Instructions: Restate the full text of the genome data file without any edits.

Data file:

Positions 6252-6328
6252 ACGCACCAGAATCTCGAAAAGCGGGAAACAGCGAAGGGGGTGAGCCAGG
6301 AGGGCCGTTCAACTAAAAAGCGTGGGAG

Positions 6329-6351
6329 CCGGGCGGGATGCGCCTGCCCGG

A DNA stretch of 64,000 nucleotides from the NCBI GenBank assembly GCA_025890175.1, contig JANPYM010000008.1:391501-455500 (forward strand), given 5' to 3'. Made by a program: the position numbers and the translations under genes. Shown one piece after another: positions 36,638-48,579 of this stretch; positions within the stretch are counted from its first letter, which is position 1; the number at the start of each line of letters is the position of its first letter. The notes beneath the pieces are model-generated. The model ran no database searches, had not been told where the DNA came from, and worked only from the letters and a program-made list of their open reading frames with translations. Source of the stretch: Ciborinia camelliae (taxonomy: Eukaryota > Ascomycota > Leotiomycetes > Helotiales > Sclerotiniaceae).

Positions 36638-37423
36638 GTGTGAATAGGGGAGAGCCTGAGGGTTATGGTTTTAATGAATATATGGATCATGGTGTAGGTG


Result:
Positions 6252-6328
6252 ACGCACCAGAATCTCGAAAAGCGGGAAACAGCGAAGGGGGTGAGCCAGG
6301 AGGGCCGTTCAACTAAAAAGCGTGGGAG

Positions 6329-6351
6329 CCGGGCGGGATGCGCCTGCCCGG

A DNA stretch of 64,000 nucleotides from the NCBI GenBank assembly GCA_025890175.1, contig JANPYM010000008.1:391501-455500 (forward strand), given 5' to 3'. Made by a program: the position numbers and the translations under genes. Shown one piece after another: positions 36,638-48,579 of this stretch; positions within the stretch are counted from its first letter, which is position 1; the number at the start of each line of letters is the position of its first letter. The notes beneath the pieces are model-generated. The model ran no database searches, had not been told where the DNA came from, and worked only from the letters and a program-made list of their open reading frames with translations. Source of the stretch: Ciborinia camelliae (taxonomy: Eukaryota > Ascomycota > Leotiomycetes > Helotiales > Sclerotiniaceae).

Positions 36638-37423
36638 GTGTGAATAGGGGAGAGCCTGAGGGTTATGGTTTTAATGAATATATGGATCATGGTGTAGGTG